It seems to me that this day marks a very important decision. At the first glance, it seems more trivial than anything else, but defining the STYLE of the ingame music can be very difinitive to what kind of person likes the game or not.

I first didn't grasp the groundlaying outcome of this decision, but I think defining a music style for a game is more than just "a music style", it defines your overall feel of the game.
Thinking about Portal 2, if it had an other type of ingame music, it wouldn't be the same at all, it is not only the style of music you settle on, it is the style of emotion you try to set for your game.
I am very sure that this decision is often not taken too serious, not thinking about how much the music influences the overall "feel" of the game (in the end, that's what the people will remember of your game).
So, while just posting one music file for my game project, which won't be available in the actual game (due to copyright issues if I am not mistaken), this single soundtrack may be more important than any posts I've wrote over the last couple of months. If I have some art piece posted to me,. I can actually decide if it fits to my world or not, I started to define the remebrable part of the game, the art and feel of it.

Having an arstyle, story, sound and music that fits your world is one part, but making it distinctive enough that people will remember it is an other aspect. I always compare Borderlands to Darksiders. Both games have a good looking artstyle, butTa I am very sure that Borderlands will be remembered as one best games of all times, while Darksiders will eventually be lost in the flood of games.
Darksiders doesn't have an ugly art style, but it is just so generic, it fits to every halfways epic music, it is so mainstream fantasy style.
Borderlands on the other hand has a very distinctive world, very distinctive artstyle. This is not only a good thing, Imagine the difference of the Borderlands 1 and Borderlands 2 theme songs. From a "money" perspective, making a sequel to the predecessor isn't easy, especially when it stood out with it's exceptional artstyle and overall feel, as a game designer, you may be limited in your enovations.

Still, defining a style is to me like having a face for a game in the flood of games we have today. People may not necessarily like your game because of your artstlye, but they at least will remember it, for the good of bad of it.


Maybe you missed my latest entries in this journal. I wrote this in my last "almost missed entry", some weeks ago I wrote the journal entries days to weeks before they were published, I sometimes scheduled the topic of the entries a month before the entry was supposed to get posted. The last few weeks have bitten me in my ass, by not completing me pre-scheduled entries, they were published in a very unfinished state. I was already very annoyed by that. But when I took the already published entries down, made them fit and finish and reposted them, they weren't listened in the gamedev.net latest journal entries.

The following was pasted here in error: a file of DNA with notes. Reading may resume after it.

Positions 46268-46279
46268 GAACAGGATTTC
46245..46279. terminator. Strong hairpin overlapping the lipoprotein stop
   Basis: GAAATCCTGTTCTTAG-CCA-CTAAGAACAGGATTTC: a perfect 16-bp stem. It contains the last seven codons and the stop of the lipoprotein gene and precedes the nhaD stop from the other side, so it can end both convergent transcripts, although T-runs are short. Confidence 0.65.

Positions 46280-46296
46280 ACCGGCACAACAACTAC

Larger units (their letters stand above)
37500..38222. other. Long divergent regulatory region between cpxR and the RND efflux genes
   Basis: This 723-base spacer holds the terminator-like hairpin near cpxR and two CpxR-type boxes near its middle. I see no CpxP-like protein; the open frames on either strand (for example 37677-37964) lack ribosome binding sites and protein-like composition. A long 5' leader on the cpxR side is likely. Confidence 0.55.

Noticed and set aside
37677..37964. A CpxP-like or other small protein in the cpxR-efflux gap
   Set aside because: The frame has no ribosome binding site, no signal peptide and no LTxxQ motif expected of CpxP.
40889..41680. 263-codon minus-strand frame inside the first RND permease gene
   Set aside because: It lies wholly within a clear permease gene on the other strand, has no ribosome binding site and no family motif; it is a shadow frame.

So if you haven't already, take a look of my past entries, maybe you have missed one if you are interested.

That was it, I hope it was at least entertaining for you to read my text written by drunk me. Have a nice week end.

1
Sign in to follow this  
Followers 0


2 Comments


Having distinctive music, in general, that still has elements needed to sound good to a majority of people is difficult. I really like where you're going with this - to do it for a game. It helps that you gave an example. I appreciate you sharing your thoughts!!
1

Share this comment


Link to comment
I am amazed how well this entry came out, it's almost a coherent text. It got a bit worse in the end, but hey.

Sometimes I think people are too afraid to choose their music. I am not sure if anybody wouldn't like a game just because it isn't his or her music style. It's worse when you have a piece of music that doesn't fit in the game, than one that the player may not like listening to at home.

I am not a fan of cage elephants, but "There ain't no rest for the wicked" was awesome for Borderlands 1.
0

Share this comment


Link to comment

Create an account or sign in to comment

You need to be a member in order to leave a comment

Create an account

Sign up for a new account in our community. It's easy!


Register a new account

Sign in

Already have an account? Sign in here.


Sign In Now